WASHINGTON (Reuters) – U.S. business inventory accumulation increased solidly in August, though motor vehicle retailers continued to struggle to restock amid an ongoing global semiconductor shortage, which is forcing automobile manufacturers to cut production.
Business inventories rose 0.6% after a similar gain in July, the Commerce Department said on Friday. Inventories are a key component of gross domestic product. August’s increase was in line with economists’ expectations.
Inventories increased 7.4% on a year-on-year basis in August. Retail inventories gained 0.1% in August as estimated in an advance report published last month. That followed a 0.4% rise in July. Motor vehicle inventories dropped 1.4% instead of 1.5% as estimated last month.
Retail inventories excluding autos, which go into the calculation of GDP, rose 0.6% as estimated last month.
Business inventories were depleted in the first half of the year, but shortages amid persistent supply bottlenecks because of the COVID-19 pandemic and congestion at ports in the United States and China are making it difficult to rebuild stocks.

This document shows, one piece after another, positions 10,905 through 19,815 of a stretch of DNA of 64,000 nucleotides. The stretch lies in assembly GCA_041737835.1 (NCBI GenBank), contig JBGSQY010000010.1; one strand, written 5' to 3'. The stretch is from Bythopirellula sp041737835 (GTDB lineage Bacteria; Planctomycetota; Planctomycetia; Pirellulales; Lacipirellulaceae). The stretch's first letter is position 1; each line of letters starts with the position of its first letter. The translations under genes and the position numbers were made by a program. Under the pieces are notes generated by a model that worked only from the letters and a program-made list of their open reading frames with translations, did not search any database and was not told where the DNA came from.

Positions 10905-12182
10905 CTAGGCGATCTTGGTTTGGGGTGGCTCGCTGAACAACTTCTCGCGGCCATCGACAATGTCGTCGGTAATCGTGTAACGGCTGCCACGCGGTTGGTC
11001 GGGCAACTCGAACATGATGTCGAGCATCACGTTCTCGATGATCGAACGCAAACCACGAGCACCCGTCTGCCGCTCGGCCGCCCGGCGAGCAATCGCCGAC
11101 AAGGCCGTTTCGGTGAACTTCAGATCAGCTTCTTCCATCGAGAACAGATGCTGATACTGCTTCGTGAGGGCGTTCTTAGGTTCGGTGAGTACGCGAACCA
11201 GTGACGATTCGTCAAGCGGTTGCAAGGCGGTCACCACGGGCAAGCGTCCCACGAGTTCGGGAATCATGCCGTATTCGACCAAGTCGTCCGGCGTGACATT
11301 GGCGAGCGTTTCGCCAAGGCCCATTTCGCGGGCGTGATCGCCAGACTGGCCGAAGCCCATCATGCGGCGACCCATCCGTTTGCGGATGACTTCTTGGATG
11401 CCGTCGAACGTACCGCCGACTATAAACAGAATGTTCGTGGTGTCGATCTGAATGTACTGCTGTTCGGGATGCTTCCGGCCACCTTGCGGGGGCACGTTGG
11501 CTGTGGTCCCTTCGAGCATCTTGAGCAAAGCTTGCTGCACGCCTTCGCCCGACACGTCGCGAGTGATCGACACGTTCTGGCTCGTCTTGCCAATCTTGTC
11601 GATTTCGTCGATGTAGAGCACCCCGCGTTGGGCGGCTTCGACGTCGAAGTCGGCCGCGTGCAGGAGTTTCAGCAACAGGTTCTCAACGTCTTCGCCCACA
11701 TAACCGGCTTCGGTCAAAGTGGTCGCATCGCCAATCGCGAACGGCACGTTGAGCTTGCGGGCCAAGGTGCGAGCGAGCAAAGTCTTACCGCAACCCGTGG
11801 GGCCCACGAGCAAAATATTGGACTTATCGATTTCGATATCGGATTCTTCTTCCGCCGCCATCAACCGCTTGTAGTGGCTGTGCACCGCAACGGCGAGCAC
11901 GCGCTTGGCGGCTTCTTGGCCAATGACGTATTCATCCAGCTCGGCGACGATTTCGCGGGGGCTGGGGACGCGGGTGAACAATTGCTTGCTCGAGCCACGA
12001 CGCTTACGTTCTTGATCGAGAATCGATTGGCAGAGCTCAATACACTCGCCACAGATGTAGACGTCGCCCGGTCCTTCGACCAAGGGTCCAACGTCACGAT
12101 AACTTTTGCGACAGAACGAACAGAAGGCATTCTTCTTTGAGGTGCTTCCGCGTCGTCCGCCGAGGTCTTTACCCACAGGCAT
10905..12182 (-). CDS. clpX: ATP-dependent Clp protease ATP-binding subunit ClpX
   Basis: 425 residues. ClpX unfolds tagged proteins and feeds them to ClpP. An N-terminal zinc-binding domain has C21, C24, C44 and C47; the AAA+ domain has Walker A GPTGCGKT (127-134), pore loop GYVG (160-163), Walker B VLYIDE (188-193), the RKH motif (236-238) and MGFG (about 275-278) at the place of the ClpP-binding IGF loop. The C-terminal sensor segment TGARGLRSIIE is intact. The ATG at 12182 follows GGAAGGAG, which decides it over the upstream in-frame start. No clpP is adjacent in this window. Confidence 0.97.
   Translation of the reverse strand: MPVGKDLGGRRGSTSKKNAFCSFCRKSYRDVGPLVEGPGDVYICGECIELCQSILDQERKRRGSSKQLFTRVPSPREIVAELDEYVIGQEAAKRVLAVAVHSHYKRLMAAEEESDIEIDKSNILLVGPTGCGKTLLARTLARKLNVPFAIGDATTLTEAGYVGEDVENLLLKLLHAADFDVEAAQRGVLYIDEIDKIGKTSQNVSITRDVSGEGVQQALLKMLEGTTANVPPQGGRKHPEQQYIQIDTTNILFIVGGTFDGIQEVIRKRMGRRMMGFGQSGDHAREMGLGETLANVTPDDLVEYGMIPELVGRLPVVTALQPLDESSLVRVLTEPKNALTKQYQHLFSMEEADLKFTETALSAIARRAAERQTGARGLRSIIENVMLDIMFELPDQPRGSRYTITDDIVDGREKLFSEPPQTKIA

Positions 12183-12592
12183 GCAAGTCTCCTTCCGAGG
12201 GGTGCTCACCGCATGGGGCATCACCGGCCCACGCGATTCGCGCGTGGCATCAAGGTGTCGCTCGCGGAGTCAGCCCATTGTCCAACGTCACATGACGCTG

That has contributed to third-quarter GDP growth estimates being slashed to as low as a 1.3% annualized rate from as high as a 7% pace. The economy grew at a 6.7% pace in the second quarter.
Wholesale inventories increased 1.2% in August. Stocks at manufacturers rose 0.6%.
Business sales dipped 0.1% in August after increasing 0.5% in July. At August’s sales pace, it would take 1.26 months for businesses to clear shelves, up from 1.25 months in July.
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